Research from the United States has illustrated the potential benefit of retirement communities helping older Australians to stay active and therefore stave off the impacts of dementia and other brain diseases.
The research by the University of California, San Francisco (UCSF) found that, when elderly people stay active, their brains have more of a class of proteins that enhances the connections between neurons to maintain healthy brain function.
The project tracked the late-life physical activity of elderly participants, who also agreed to donate their brains when they died. The research is the first to use human data to make this finding, with previous research based on mice.
The research found that elderly people who remained active had higher levels of proteins that facilitate the exchange of information between neurons.
This result dovetailed with earlier research that people who had more of these proteins in their brains when they died were better able to maintain their cognition late in life.
Fortunately, retirement communities are increasingly home to modern and well-equipped fitness centres and services to help keep their residents healthy and active.
According to the 2020 Retirement Census, 45 percent of Australian retirement villages now have a bowling green, 58 percent have a pool, 46 percent have a gym, and 53 percent have a wellness centre.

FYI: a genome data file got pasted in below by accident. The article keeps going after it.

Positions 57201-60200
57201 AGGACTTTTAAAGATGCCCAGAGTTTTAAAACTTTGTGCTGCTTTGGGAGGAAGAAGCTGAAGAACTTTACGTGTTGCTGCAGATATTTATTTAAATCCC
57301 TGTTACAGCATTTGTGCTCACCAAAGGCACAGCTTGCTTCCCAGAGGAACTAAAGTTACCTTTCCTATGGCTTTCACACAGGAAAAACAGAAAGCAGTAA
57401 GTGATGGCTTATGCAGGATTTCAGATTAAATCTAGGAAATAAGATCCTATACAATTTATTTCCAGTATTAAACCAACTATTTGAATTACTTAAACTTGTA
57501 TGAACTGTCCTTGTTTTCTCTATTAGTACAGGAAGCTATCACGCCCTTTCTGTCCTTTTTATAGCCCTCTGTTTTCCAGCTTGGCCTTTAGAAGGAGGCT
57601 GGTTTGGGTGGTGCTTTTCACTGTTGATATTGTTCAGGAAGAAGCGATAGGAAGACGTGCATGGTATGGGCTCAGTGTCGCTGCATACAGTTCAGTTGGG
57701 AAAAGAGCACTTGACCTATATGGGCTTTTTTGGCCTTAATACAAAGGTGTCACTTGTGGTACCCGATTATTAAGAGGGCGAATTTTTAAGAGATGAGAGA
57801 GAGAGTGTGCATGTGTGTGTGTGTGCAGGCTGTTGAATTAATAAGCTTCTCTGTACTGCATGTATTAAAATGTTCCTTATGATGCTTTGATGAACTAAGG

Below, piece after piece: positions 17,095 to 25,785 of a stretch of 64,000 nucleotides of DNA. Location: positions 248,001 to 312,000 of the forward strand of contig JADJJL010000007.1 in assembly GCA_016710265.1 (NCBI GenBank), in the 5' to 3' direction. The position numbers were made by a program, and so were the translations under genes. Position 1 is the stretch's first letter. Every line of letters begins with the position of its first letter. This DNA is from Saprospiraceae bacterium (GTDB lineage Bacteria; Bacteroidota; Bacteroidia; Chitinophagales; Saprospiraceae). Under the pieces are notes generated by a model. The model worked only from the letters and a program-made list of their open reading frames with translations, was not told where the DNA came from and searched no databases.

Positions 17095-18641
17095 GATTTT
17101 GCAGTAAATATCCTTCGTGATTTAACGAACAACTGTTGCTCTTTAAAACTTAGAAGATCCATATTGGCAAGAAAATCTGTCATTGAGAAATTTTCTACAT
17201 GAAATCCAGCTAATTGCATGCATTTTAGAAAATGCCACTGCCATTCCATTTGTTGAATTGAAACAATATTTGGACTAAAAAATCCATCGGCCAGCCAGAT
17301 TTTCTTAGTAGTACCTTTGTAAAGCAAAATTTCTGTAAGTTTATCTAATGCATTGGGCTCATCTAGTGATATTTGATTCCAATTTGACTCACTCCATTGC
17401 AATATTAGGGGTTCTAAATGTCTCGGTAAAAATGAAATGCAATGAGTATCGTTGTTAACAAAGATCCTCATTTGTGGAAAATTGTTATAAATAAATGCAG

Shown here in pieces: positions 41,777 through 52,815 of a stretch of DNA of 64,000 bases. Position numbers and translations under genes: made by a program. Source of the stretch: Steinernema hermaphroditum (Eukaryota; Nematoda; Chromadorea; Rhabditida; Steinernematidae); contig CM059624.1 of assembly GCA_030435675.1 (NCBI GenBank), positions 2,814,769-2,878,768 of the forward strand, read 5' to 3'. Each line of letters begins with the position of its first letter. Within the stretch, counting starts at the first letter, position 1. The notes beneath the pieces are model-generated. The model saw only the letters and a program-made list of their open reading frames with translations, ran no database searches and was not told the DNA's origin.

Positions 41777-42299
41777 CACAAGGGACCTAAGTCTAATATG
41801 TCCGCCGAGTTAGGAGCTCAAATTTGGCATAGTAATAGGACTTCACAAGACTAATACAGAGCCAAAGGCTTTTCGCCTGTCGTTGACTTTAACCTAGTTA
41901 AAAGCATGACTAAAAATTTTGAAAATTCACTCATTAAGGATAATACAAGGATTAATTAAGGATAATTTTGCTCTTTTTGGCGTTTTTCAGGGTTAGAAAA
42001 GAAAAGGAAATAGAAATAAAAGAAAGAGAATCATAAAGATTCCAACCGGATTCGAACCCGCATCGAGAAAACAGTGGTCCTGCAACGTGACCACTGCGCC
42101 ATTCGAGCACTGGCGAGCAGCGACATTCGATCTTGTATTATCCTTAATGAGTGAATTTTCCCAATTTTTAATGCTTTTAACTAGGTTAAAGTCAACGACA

For instance, Anglicare’s Minto Gardens project has plenty of outdoor activity spaces to exercise, including a seniors’ gym park, community garden and off-leash dog park, along with a series of winding pathways amongst shady and sheltered garden areas.
Uniting’s Park Meadows project in Western Sydney has a 183 square metre seniors’ gym which has been specifically designed for people over the age of 60.
The gym is divided into two sections, with one section including smart technology exercise equipment which has been imported from Europe and the second section is an open area that can be used for classes and activities.
Research has found that retirement village residents live independently for five years longer than the national average. Commissioned by the Retirement Living Council and undertaken by public accountants Grant Thornton in 2014, the research found the average age of entry to aged care from a retirement village was 84, compared to the national average age of 79.
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